Added on 2022-03-11
From a Kickstarter Campaign, today a heavy puzzle arrived, and was earlier than expected. Around 740g of heavy metal at a small size that fits into your hand, and a bit creepy to look: The Skull. This puzzle is made from steel boards cut with a technique using a wire, leading to nicely precise pieces, and there are many of them. 67 metal parts, and three additional wooden ones to show where the mouth and eyes would be located in this skull. A nice puzzle but I am a bit scared to take it apart!
Added on 2022-03-09
The latest arrival is a very colourful 3D printed puzzle, which appeared in a less colourful variant in the recent Design Competition: Ziggurat. When I saw the structure of the pieces, I had an immediate idea what type of puzzle it must be and how it works, and it seems I was right: This is a nice addition to the compendium and n-ary puzzle group pages. In the award ceremony, one of the designers mentioned that this was actually based on an attempt to break Burr-Tools, and then later on ended up as the seemingly minimal configuration of boards in such an n-ary puzzle: Each board has a pin interacting only with two more boards, and that is it. Quite an achievement, and also a fun puzzle to play with. It arrived in the standard configuration with only 6 boards built-in, but I could not resist and go through the whole disassembly sequence and then a longer sequence to re-assemble the puzzle with all 8 boards. A nice regular sequence, as we know them from n-ary puzzles.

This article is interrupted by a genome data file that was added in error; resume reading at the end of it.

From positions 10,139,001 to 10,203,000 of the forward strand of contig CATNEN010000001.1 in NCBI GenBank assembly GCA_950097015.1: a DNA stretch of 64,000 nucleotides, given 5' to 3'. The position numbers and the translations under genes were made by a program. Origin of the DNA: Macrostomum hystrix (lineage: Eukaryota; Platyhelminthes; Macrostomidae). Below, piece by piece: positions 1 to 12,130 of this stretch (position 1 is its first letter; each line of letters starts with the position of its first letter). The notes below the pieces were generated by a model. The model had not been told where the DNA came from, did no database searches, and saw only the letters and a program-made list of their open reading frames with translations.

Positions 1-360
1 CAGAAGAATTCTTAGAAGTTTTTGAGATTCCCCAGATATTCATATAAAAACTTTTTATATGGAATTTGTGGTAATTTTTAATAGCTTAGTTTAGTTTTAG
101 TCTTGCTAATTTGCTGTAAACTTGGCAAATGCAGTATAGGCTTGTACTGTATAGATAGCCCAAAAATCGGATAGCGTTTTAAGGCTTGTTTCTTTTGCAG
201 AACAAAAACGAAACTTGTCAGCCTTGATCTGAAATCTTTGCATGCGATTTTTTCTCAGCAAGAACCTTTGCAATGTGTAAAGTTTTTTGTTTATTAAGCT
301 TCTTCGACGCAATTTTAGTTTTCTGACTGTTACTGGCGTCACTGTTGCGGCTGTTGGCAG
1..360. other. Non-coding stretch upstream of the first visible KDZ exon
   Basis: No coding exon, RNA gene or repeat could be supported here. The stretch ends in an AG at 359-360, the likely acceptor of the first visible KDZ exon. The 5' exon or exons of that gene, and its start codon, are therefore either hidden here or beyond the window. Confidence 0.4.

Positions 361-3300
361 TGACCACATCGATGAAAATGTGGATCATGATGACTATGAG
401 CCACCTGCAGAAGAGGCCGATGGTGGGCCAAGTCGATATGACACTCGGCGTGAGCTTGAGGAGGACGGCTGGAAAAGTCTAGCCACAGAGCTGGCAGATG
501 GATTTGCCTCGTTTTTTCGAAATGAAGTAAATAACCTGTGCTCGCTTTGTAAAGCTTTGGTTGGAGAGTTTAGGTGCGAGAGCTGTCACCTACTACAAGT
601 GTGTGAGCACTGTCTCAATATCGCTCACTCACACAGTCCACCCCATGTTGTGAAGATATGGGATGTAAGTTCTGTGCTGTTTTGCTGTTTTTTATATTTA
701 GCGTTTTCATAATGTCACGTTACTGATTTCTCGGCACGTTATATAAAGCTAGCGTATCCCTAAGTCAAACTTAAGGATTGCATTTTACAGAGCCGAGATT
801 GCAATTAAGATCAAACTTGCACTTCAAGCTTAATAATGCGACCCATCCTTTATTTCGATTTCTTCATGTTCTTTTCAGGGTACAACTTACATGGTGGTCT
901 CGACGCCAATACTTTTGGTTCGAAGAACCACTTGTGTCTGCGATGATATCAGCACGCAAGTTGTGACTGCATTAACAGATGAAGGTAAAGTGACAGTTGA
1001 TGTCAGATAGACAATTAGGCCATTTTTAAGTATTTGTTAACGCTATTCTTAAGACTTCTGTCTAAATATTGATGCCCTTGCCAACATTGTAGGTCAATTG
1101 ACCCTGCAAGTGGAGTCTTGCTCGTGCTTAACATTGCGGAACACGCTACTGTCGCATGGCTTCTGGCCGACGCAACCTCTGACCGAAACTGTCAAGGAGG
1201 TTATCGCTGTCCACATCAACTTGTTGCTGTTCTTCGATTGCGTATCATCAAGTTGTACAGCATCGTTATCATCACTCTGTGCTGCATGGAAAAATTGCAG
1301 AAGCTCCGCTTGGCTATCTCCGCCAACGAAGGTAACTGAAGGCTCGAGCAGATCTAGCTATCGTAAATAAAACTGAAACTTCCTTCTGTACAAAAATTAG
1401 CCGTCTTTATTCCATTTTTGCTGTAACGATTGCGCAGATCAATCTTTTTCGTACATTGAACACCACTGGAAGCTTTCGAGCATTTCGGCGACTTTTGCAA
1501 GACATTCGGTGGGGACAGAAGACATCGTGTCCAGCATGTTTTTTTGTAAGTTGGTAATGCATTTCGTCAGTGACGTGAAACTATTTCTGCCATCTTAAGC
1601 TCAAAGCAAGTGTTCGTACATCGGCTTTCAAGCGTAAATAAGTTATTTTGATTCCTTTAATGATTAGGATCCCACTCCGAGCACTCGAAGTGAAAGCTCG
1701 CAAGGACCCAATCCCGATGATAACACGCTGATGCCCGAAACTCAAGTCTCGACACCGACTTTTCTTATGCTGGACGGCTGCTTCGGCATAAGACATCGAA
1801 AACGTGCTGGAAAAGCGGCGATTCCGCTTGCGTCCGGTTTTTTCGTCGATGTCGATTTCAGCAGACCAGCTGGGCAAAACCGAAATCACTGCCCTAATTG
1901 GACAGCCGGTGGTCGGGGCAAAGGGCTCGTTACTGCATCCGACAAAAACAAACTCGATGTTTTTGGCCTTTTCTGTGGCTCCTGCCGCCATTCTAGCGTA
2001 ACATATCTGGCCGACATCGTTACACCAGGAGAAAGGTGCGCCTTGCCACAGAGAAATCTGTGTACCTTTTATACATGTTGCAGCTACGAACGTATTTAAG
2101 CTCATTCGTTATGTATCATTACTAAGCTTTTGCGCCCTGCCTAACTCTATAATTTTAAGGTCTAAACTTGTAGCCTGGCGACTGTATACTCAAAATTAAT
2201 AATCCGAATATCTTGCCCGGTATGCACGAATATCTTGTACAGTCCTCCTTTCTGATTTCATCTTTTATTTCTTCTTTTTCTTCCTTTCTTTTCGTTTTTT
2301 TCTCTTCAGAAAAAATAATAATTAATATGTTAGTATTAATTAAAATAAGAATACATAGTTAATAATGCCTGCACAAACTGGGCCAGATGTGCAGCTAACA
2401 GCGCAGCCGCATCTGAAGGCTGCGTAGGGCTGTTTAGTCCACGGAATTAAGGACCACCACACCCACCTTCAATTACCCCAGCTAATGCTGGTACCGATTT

Added on 2022-03-06
An update on the Burr Zoo page: The frog has been freed and the puzzle analyzed. It is a nice and interesting puzzle, but to my surprise has a non-unique solution. Read more on the Zoo page.